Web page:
Archive for January 2010

Seeking new clients in a recession

January 31, 2010

I have written about companies needing to be agile. I have commented on the importance of providing a quality service. But how do you actually go out and win new clients, especially when the economy is not buzzing in your sector?

Well here are 3 very concrete tips.

First up is a strategy that I have suggested to people in my circle. All of us have a list of good customers of old, whom we no longer service. Take your five major former clients, call up the contact and invite them out for coffee. No obligations.

The aim? Obviously, you want to keep in with them. But they will also tell you why they are not working with you anymore. That is your key to improving what you are offering. And it is your opportunity to correct possible false impressions.

In turn, you can offer some help, advice or something more substantive. That is what quality networking is all about. And that is what eventually leads to sales .

Next, consider the well-tried “entry level pricing” tactic. How does this operate? Offer an unbeatable price just to get a foot in the door – no, not a freeby, because you need to make ensure that they recognise that your service has a price. Assuming that you will prove you have a value-for-money offering, they will repeat the order, accepting a more realistic costing policy.

Finally, look at your sector and analyse which areas have been left alone by the big players. There are always pickings to be had, often very large ones. For example, in the UK realised that they could undercut others using internet sales. Ironically, 2009 turned out to be a boom year for them.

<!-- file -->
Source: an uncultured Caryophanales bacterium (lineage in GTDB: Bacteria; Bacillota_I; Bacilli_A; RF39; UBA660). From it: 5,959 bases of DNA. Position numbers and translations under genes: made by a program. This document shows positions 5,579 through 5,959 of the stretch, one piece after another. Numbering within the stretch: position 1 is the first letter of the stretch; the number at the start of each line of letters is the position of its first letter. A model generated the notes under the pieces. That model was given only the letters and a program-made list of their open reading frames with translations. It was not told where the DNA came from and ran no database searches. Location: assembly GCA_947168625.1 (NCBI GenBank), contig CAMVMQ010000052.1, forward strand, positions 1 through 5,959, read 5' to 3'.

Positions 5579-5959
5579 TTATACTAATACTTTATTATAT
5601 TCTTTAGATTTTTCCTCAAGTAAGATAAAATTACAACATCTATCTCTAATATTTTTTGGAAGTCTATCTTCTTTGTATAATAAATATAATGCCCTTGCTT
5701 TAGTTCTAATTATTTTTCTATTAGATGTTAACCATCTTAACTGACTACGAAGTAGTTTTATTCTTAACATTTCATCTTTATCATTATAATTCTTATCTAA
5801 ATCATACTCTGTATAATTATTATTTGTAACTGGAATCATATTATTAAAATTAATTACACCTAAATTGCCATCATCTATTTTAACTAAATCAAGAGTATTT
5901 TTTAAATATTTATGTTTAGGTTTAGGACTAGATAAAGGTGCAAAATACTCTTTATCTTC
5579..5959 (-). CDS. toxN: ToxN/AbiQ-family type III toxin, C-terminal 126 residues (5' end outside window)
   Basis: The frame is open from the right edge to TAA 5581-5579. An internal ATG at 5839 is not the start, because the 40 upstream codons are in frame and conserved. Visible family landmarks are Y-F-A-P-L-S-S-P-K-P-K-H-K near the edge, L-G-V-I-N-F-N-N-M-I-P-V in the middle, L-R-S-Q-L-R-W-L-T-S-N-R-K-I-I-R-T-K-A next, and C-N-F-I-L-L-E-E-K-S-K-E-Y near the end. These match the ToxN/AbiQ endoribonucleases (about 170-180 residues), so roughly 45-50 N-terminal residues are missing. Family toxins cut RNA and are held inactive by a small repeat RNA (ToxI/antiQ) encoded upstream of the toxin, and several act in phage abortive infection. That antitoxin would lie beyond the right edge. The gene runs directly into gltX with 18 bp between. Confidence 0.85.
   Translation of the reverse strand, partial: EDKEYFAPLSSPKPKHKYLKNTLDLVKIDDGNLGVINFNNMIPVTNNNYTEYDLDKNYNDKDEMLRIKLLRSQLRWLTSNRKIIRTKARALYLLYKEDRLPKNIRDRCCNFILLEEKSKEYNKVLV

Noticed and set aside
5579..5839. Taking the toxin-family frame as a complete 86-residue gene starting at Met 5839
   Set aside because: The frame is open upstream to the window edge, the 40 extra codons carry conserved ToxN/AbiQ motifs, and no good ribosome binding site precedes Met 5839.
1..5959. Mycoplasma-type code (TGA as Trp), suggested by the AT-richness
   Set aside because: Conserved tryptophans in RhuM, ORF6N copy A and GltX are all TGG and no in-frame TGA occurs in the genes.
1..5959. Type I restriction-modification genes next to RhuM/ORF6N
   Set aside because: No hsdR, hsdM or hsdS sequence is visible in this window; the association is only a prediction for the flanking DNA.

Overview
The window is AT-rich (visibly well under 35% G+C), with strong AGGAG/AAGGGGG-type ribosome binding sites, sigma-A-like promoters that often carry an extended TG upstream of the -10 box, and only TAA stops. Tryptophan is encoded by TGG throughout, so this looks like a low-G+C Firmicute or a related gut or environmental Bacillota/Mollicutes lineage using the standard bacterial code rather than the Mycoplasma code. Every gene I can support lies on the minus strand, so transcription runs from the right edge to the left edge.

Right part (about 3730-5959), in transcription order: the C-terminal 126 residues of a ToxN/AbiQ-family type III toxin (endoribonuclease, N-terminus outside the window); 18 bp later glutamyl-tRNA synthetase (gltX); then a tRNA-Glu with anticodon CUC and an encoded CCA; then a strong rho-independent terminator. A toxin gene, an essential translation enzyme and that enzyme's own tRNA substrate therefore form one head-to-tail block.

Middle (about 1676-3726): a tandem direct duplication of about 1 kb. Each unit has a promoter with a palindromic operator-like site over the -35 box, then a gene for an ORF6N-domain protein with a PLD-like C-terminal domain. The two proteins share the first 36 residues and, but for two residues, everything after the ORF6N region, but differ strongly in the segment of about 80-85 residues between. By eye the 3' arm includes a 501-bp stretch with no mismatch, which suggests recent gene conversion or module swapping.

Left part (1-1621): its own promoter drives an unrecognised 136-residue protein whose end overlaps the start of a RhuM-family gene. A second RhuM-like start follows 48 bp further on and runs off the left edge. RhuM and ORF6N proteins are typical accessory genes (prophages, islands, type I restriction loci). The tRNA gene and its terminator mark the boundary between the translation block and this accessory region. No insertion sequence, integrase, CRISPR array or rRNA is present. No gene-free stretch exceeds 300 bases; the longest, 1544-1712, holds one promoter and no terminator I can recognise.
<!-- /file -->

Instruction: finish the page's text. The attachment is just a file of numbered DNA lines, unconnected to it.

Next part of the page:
Bottom line: A downturn is a time to look for new opportunities and methods, a willingness to accet change.

Customer service – Comsign gives this a new meaning

January 30, 2010

I recently wrote about delivering quality service. Fail, and customers will desert you quickly. Respond, and you are likely to see increased revenues.

Simple no? And then into my lap fell the story of ComSign, comfortably located in one of Tel Aviv’s most bubbly commercial zones. Why is this company so central to the domestic economy?

Since the beginning of January 2010, Israel tax authorities require all large  companies to use an electronic signature on government transactions. This means hundreds of thousands of companies must register their electronic signature in advance. And as ComSign has announced:

ComSign is the only Israeli company authorized to issue legally binding electronic signatures approved by the law and by the Justice Ministry.

So, my source, as finance officer of his high tech company makes an appointment to visit ComSign. Call him Joe. The meeting is set for 10.00am, which gives Joe plenty of time to move on to the next call, an hour later. Also simple? No!

When Joe arrived, he found a massive queue; 4 clerks with tens of people waiting. You see, the company policy is ask 4-5 people to come in for each clerk at the same time! So Joe waited. And waited.

Joe entered into conversation with somebody, who had come in from Kyriat Shmona. That’s almost on the border with Lebanon – a 4 hour journey to sign a form and pay a cheque! If you did not realise it, ComSign has only one office in the country for this service – although they are now about to open a second branch in Haifa.

Joe grew impatient. He started to look for the manager, who kindly sent in another clerk. Could this be  a major triumph for efficiency? No, because several more customers had turned up in the meantime.